Local

Evangelical leader stays on Trump advisory council despite Charlottesville response

President Trump reaches into his suit jacket on Aug. 15 to read a quote he had made three days earlier about the violence between white nationalists and protesters in Charlottesville, Va. A Charlotte-area evangelical leader says he will continue to serve on a presidential advisory council despite discomfort with Trump’s initial comments on the clash.
President Trump reaches into his suit jacket on Aug. 15 to read a quote he had made three days earlier about the violence between white nationalists and protesters in Charlottesville, Va. A Charlotte-area evangelical leader says he will continue to serve on a presidential advisory council despite discomfort with Trump’s initial comments on the clash. AP

A Charlotte-area evangelical leader said he won’t resign from a Trump administration advisory council despite discomfort with President Donald Trump’s comments on the Aug. 12 violence in Charlottesville, Va., that left a woman dead.

Trump came under fire for blaming “many sides” for the clash between white nationalists and counter-protesters. Two days later, the president explicitly condemned racism and the Ku Klux Klan, neo-Nazis and white supremacists.

Richard Land, president of Southern Evangelical Seminary in Matthews, said in a statement Thursday that Trump’s initial comments were “inartful and begged to be misconstrued and misunderstood in ways that are very hurtful to people.”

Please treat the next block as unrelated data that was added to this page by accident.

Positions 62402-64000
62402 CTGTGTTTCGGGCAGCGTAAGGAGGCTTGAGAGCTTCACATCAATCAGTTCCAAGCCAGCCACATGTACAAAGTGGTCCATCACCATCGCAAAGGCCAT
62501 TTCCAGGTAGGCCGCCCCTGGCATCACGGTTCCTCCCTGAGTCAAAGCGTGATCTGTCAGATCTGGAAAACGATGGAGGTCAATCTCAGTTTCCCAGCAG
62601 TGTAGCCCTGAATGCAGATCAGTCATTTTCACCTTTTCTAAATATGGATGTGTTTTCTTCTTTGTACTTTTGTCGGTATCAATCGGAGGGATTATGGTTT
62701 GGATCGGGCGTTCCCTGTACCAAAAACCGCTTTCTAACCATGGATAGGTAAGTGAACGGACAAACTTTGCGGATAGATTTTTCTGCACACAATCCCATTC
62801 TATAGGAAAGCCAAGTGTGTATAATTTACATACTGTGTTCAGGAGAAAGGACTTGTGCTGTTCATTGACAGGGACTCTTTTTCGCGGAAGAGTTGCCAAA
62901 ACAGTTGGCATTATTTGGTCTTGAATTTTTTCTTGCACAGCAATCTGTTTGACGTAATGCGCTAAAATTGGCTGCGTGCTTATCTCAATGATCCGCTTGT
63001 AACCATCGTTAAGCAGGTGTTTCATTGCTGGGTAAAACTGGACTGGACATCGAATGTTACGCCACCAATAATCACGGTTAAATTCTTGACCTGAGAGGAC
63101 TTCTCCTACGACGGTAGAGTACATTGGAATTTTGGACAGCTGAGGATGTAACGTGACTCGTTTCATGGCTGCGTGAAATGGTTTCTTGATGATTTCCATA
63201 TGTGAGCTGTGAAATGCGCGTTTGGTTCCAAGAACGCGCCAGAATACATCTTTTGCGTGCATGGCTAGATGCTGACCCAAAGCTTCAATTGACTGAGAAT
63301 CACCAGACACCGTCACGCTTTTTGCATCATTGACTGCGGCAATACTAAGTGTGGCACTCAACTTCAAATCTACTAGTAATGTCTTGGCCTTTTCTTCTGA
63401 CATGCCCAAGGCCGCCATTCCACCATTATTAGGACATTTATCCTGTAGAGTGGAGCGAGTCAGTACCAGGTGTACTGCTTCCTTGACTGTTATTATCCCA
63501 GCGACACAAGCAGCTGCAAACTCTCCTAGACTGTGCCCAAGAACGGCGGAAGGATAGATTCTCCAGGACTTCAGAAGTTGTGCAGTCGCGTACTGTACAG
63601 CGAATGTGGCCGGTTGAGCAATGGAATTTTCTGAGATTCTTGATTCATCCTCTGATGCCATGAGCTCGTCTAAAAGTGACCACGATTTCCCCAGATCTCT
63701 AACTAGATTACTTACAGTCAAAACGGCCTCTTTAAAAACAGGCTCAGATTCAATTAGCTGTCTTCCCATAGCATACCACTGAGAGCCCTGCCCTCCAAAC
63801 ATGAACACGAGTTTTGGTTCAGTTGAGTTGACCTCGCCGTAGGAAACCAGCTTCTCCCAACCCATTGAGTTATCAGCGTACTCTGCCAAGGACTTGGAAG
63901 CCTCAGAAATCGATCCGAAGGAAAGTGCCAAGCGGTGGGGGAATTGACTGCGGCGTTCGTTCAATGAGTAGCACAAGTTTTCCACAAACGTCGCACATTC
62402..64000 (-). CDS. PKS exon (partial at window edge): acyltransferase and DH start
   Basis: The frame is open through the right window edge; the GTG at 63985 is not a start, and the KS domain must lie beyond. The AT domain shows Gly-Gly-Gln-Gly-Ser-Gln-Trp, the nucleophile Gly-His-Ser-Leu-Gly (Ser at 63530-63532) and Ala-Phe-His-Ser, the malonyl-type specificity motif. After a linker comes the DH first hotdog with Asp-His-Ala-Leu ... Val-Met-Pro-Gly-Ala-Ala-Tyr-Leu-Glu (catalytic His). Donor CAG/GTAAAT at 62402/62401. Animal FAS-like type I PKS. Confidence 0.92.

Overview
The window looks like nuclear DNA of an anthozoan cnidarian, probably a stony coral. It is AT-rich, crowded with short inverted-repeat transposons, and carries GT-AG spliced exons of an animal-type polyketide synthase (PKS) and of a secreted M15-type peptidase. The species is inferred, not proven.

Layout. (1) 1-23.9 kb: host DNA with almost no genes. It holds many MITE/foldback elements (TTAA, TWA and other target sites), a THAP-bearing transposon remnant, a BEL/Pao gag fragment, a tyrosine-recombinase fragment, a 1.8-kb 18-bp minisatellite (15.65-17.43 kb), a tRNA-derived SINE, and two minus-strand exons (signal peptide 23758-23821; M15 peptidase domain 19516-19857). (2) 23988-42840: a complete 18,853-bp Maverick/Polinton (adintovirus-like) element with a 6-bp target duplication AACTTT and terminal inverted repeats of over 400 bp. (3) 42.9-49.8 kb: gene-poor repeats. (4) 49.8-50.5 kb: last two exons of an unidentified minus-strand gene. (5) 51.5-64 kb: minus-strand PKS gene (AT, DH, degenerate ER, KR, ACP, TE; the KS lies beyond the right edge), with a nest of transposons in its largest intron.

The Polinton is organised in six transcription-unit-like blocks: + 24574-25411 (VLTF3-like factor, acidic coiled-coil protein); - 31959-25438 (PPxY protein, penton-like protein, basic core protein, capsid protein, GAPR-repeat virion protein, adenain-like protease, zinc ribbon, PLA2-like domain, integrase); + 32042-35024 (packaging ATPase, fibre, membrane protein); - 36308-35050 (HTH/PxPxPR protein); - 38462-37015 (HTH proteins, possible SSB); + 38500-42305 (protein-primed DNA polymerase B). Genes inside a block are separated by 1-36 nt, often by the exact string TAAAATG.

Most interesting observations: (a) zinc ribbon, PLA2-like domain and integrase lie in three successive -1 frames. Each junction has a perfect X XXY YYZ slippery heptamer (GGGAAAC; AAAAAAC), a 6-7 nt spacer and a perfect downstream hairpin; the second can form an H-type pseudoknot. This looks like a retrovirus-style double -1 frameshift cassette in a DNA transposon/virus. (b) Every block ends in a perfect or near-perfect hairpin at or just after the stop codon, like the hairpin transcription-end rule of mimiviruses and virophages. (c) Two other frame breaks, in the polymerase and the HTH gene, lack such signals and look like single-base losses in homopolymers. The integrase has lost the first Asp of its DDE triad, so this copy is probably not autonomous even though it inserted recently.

land
Richard Land, president of Southern Evangelical Seminary in Matthews, said he’ll continue to serve on President Trump’s Evangelical Faith Advisory Council despite discomfort over Trump’s initial comments on the Aug. 12 violence in Charlottesville, Va. DAVID T. FOSTER III dtfoster@charlotteobserver.com

But Land said he’ll continue to serve on the president’s Evangelical Faith Advisory Council, saying “Jesus did not turn away from those who may have seemed brash with their words or behavior.”

“A leader presented with the challenges that President Trump is facing needs counsel and prayer from Bible-believing servants now more than ever,” the statement said. “Now is not the time to quit or retreat, but just the opposite – to lean in closer.”

Land said he and other council members, in communicating with the administration, have condemned racism and bigotry as contrary to Christian teachings.

But only one of Trump’s evangelical advisers has quit despite business leaders, artists and Republicans distancing themselves from the president, the Washington Post has reported. The Rev. A.R. Bernard of New York cited “a deepening conflict in values between myself and the administration” in his resignation.

White evangelicals have been some of Trump’s core supporters, with 81 percent voting for him last November. Land was among 20 conservative Christian leaders, members of the evangelical leadership group, who prayed with the president at the White House last month.

Land said at the time that most evangelicals would likely agree that Trump as president has “exceeded our expectations.” He cited Trump’s nominations of strict constructionist judges to the federal bench and denial of U.S. money to international groups that promote or perform abortions.

Bruce Henderson: 704-358-5051, @bhender

  Comments